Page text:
Potential Causes of Early and Postpartum Preeclampsia

The pathophysiology of preeclampsia is poorly understood. We still do not know what causes it in a pregnant woman.

Whether mild or severe, the known causes remain unknown. A number of maternal, paternal, and fetal factors have been blamed for its development. But, we still have not been able to pin down the reasons that cause the symptoms.

Some risk factors have been identified though, which make you a potential candidate.

Preeclampsia was, therefore, once called “the disease of theories,” but the advancement of research in the past ten years have yielded breakthroughs that may help us improve the diagnosis and even prediction, and lead to proper prevention and definite treatments.

Formerly, it was believed to be due to a toxin and that is why preeclampsia was earlier called toxemia. But, that theory has been disproved. It was also referred to as pregnancy-induced hypertension.

Another reference for high blood pressure during pregnancy after 20 weeks is gestational hypertension. It differs from preeclampsia in that there is no protein present in the urine, which is a proven sign of this condition.

Possible causes include

Abnormal placental placement 

Abnormal placental placement of the uterus leads to insufficient placental blood flow, ischemia, and widespread maternal endothelial dysfunction. This is considered the most speculated likely cause of preeclampsia.

Scientists speculate that narrowing of the blood vessels of the placenta causes a problem with the development of the placenta due to restricted blood flow. This causes the restricted growth of the fetus.

Why the blood vessels develop differently is not known, but the following factors are suspected to be responsible:

  • damage to the blood vessels
  • reduced blood flow to the uterus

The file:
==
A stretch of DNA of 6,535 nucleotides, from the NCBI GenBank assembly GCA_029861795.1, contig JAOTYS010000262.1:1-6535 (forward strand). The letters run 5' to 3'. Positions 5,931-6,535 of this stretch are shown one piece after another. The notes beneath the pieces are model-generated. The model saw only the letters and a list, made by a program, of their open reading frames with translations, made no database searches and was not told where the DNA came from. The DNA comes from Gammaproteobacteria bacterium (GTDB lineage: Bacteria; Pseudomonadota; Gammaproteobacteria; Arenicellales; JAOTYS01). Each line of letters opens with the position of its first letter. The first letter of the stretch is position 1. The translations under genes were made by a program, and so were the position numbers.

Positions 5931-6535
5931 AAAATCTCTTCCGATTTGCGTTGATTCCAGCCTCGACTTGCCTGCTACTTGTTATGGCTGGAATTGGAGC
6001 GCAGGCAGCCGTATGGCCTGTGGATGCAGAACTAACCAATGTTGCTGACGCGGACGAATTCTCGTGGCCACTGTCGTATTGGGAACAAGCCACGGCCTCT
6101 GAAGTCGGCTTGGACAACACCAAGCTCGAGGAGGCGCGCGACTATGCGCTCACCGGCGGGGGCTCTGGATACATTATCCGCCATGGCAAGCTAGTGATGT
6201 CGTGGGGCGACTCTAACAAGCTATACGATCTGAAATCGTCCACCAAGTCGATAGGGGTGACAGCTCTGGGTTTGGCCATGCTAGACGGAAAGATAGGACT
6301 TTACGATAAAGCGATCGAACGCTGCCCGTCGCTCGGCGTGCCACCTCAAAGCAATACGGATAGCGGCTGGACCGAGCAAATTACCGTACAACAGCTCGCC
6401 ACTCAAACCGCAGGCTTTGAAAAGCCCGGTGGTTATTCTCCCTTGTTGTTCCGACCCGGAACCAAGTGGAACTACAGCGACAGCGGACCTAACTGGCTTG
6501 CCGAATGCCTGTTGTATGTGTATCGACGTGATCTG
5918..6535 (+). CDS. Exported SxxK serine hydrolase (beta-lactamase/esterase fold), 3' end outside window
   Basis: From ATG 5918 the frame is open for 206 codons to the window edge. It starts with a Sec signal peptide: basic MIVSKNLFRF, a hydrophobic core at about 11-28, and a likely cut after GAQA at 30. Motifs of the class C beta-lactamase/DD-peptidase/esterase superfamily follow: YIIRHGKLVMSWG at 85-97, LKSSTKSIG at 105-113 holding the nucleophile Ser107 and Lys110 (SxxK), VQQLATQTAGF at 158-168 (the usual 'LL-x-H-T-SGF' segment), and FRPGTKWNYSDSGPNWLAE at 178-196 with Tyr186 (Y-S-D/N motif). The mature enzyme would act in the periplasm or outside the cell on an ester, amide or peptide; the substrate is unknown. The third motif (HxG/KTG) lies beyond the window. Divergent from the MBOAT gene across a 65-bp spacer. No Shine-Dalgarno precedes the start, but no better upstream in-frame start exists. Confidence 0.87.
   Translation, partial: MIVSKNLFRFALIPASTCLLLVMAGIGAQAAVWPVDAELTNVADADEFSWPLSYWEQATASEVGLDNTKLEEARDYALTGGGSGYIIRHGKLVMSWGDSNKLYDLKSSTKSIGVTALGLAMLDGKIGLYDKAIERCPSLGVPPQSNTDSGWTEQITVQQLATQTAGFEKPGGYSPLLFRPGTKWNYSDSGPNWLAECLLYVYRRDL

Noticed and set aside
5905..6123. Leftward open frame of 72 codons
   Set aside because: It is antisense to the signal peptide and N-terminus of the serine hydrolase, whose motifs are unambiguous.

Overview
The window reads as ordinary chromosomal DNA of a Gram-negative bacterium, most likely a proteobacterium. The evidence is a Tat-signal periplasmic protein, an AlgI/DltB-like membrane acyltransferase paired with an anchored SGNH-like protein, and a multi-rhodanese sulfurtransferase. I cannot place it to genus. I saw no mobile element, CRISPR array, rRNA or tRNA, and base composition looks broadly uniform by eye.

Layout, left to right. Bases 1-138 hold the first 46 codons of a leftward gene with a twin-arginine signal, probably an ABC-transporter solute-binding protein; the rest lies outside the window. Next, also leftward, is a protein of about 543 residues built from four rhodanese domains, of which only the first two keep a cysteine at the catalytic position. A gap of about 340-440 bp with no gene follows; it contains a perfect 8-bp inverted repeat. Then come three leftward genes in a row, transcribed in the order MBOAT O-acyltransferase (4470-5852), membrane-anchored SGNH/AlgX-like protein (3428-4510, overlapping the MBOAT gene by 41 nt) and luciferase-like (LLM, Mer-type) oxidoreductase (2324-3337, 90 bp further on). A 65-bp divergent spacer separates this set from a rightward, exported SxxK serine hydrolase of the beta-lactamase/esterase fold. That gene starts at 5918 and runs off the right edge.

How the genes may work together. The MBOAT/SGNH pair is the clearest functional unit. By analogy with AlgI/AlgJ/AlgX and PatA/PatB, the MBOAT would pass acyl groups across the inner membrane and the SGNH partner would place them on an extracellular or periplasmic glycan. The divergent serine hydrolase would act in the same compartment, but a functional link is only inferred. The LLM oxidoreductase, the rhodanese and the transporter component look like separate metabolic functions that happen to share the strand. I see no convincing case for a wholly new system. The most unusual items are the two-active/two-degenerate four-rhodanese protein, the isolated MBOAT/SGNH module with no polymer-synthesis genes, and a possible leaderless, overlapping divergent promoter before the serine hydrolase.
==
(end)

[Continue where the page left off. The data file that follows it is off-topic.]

• some problems with the immune system
  • genetic reasons

Genetic causes

Research is underway to study whether the variations that take place in genes concerned with fluid balance, vascular endothelium function or development of the placenta play a role in the development of preeclampsia or its severity.

Environmental factors

An Australian study concluded that pregnant women with high exposure to traffic air pollution during their period of pregnancy were at an increased risk of developing this pregnancy complication.

Nutritional factors

Deficiency of minerals such as copper, zinc, magnesium, and selenium can cause a functional deficiency of vitamin B. Ensuring a normal copper/zinc balance can help prevent pregnancy condition.

Maternal immunology and autoimmune disorders

Immunological disorders in the mother such as Antiphospholipid syndrome (APS) is another speculated cause. According to BMJ, APS increases the relative risk of pre-eclampsia by almost nine times.

Causes of early preeclampsia before 20 weeks

Though causes of early preeclampsia are poorly understood, early onset before 20 weeks is associated with molar pregnancy, triploidy, Cushing syndrome and antiphospholipid syndrome.

Causes of eclampsia after delivery

Similarly, why preeclampsia sets in after childbirth is not known. However, it is believed that postpartum preeclampsia develops during pregnancy but shows its signs and symptoms after delivery.

Postpartum eclampsia is very rare and though the baby is not endangered, 80% of the women die postpartum.

 

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